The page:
- Next add in porcini, bay leaf, peppercorns, cider and 1 cup (240 ml) of water.
- Allow the mixture to simmer gently until it reduces by about half (30-45 minutes).
- Season with salt, apple cider vinegar and maple syrup (if needed). Set aside for the flavours to infuse (ideally overnight if you have time).
- Strain the mixture and squeeze all of the juice out of the veggies.
- Return the liquid to a small pot. Taste and season to taste.
- Bring the gravy to a gentle simmer. Thicken it a little by whisking the cornflour slurry in slowly while it simmers.
- Place the sheet of pastry in front of you so that the longer edge runs parallel to the work bench (I used a Jus Roll puff pastry sheet, which measures 23 cm / 9″ by 35 cm / 13.5″ cm). You will place your filling in the horizontal middle of the pastry. The width of the area designated for the filling is determined by the width of your butternut squash (mine was 8 cm / 3″ wide).
- Mould some of the filling in a rectangle.
- Place the two halves of the butternut squash on top of the filling so that the cut ends touch each other in the centre – you may need to trim them so that they aren’t longer than the filling area.
- Mould the rest of the filling over the butternut squash using your hands, making sure you compact the filling as you go along.
- Once the filling is in place, make a series of 2.5 cm / 1″ diagonal incisions in the pastry on both sides of the stack to be able to create a braid at the top. See photos and video under this post for more details.
- Fold both end (top and bottom) flaps up, like you would wrap a present and then braid the strips over the top of the filling, alternating sides. If you end up with big gaps at either of the ends, patch them up with leftover pastry. This method works great here as it prevents slack in the pastry and allows for tight wrapping despite the slightly irregular shape of the filling. The tiny gaps in between the braids allow the steam to escape and prevents the vegetarian Wellington from bursting while in the oven.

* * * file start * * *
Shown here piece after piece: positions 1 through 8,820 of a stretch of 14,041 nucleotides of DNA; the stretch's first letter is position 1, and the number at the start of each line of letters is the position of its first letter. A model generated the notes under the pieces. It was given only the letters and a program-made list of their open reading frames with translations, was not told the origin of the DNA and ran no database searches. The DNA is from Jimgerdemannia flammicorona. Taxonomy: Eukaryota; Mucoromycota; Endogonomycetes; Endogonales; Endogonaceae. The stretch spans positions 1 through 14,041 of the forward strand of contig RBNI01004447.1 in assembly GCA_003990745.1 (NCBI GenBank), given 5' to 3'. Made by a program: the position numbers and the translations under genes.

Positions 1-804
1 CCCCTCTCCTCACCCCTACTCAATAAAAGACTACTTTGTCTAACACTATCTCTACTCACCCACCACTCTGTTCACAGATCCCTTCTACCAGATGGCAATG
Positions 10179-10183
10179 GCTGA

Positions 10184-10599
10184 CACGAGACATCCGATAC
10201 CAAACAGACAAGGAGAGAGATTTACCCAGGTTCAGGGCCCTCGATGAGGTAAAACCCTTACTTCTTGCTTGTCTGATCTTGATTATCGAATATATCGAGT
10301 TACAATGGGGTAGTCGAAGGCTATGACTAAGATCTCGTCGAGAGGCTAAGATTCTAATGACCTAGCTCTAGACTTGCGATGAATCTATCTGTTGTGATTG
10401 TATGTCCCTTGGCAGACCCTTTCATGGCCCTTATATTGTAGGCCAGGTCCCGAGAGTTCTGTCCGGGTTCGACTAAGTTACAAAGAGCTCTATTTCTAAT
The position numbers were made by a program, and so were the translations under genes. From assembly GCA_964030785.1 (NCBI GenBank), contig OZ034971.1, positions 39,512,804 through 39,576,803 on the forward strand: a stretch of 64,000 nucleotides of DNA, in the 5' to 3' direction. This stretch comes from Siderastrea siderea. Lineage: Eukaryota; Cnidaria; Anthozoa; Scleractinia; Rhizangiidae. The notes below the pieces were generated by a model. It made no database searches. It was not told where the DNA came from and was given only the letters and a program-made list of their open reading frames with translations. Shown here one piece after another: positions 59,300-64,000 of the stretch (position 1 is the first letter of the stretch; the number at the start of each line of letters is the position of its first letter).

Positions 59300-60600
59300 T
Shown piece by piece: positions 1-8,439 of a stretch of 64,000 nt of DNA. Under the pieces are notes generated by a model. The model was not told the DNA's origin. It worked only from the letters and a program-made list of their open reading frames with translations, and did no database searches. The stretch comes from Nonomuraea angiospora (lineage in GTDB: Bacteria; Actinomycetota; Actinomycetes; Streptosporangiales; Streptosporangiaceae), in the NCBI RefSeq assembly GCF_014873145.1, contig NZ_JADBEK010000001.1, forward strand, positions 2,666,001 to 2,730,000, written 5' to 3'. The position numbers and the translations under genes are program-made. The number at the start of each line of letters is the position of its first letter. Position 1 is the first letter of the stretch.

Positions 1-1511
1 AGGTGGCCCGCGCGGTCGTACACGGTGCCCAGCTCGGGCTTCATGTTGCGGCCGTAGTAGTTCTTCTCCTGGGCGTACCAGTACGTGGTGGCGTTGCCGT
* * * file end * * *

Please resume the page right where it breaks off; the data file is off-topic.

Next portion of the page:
- Brush the pastry with soy milk.
- Bake for about 50 minutes, until the pastry is beautifully puffed and golden. Serve with gravy and your favourite sides.
**I know that Jus-Rol and Pepperidge Farm are definitely vegan and that Dufour definitely isn’t. If in doubt, check the packet for more details.
It was a fantastic centrepiece and didn’t just look great but tasted great too.
The cider gravy was absolutely delicious made it on Christmas Eve and let it develop before finishing on Christmas Day.
Another fantastic dish thank you and a happy new year to you Ania and I look forward to exploring more dishes from this site in 2023
This was so simple and the flavours were great. I found it a little sweet so added a dash of dry sherry to counteract that
Can this be made ahead & frozen then cooked on the day ?
It's hard for me to be sure as I've never done that. You can certainly make the gravy and stuffing ahead of time and freeze it (you may want to overseason a touch as freezing tends to dull flavours), but I am not sure about freezing cooked squash (it may change its texture). I would definitely advise against wrapping the pastry around the filling until you are ready to bake as it is likely to make it soggy. Hope this helps! Ania
Yes, I used an apple cider (alcoholic). Hope you'll enjoy it! x Ania
Id like to present this lovely looking recipe at a dinner party, though regrettably can't get chestnuts easily in Aus, any alternative suggestions?
Thank you, I am so happy to hear that you enjoy my blog. With regards to your question, you could go with mushroom duxelles like in this recipe or a mixture of wilted spinach, nuts, olives etc. like I did here. Hope that helps! Ania